Microsoft’s Project Latte allows Android apps to run natively on Windows 11
With the Project Latte that Microsoft announced a year ago, that it intends to run Android apps natively on Windows PC. Microsoft has now announced that Windows 11 will be able to run Android apps natively and that Android apps will be available in Microsoft Stores! And The Amazon App Store will be a library for installing the Android apps on Windows.
What will happen to all the 3rd Party emulators like BlueStack, and Nox? We will be telling you about the Android app feature on Windows 11, and what that means for the third-party Android Emulators.
Does Windows 11 really run Android apps “Natively”?
Even though Microsoft said that they run Android apps “Natively” on Windows 11. The word “Native” is a bit farfetched, considering that Windows 11 technically still need to emulate the application. Moreover, instead of installing Android Applications from the faster Google Play Service, Windows sideload the Applications from Amazon App Stores.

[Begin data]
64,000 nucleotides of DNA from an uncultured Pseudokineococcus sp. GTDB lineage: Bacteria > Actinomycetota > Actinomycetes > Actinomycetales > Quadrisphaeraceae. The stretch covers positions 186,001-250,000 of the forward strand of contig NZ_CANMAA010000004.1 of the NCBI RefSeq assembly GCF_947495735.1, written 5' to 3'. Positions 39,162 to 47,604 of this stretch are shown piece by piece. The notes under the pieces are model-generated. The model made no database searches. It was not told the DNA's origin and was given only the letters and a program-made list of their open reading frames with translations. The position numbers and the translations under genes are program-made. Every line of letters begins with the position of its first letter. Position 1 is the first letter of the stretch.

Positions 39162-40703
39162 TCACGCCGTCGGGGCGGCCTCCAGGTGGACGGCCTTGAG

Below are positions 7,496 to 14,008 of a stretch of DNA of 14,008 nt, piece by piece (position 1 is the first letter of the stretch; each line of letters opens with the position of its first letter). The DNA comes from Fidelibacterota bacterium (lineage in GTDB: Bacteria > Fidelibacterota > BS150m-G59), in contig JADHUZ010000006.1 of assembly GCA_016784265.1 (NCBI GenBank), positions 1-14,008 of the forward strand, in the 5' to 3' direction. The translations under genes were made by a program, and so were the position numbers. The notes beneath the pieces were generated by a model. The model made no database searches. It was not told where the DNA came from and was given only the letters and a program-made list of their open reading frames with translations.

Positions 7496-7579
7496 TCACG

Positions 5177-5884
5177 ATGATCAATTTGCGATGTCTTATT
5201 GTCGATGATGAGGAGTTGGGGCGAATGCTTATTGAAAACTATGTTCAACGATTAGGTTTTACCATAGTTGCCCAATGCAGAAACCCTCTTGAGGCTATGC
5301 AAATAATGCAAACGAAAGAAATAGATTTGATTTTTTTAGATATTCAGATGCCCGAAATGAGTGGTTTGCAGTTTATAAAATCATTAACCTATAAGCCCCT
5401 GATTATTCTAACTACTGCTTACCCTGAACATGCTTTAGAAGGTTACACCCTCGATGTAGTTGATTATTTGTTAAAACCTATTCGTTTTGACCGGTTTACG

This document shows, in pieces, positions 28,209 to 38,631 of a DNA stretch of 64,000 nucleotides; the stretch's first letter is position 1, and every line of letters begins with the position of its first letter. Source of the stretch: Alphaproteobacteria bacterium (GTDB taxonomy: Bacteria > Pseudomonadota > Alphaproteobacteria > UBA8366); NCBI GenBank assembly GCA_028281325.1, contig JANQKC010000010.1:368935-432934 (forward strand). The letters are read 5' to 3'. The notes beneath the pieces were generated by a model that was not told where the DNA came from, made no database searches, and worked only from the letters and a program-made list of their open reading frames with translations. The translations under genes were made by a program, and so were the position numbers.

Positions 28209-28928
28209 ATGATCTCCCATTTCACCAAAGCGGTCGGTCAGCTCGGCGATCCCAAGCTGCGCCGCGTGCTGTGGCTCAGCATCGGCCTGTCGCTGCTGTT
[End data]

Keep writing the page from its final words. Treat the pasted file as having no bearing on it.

Why Will Android Applications run faster on Windows 11 than most 3rd party Android Emulators?
The Intel Bridge Technology will allow Windows11 to utilize system resources better when running Android Applications, allowing Android applications to run faster than on most 3rd Party Android Emulators. However, without the help of the Google Play Service, some apps might even run slower.
What is the Downside of Running an Android Application on Windows 11?
1. Windows 11’s Android app store is powered by Amazon App Store. It is a major drawback to emulators. Because while Amazon App Store has a decent amount of apps, and Google Play Store is still undoubtedly the biggest library of Android apps.
2. Android Apps in Windows 11 are a result of a partnership between Microsoft and e-commerce giant Amazon. So it does not support Google Play Services. Google Play Services allows apps to run more efficiently and allow them to connect to the internet, without it some apps will not run that as well as on an android device or straight up will not work.
So, is it really the end of 3rd party android emulators?
Short answer yes, long answer no, but few people will want to use it.
Once people switch to Windows 11 and find out that there is an Android Emulator built-in, they will just use it, especially people who do not have a lot of understanding of computers, who just want to run a simple Android app on their computer.
The 3rd party Android emulator, which has a lot more functionality. Will only be used by gamers and developers rather than the general public.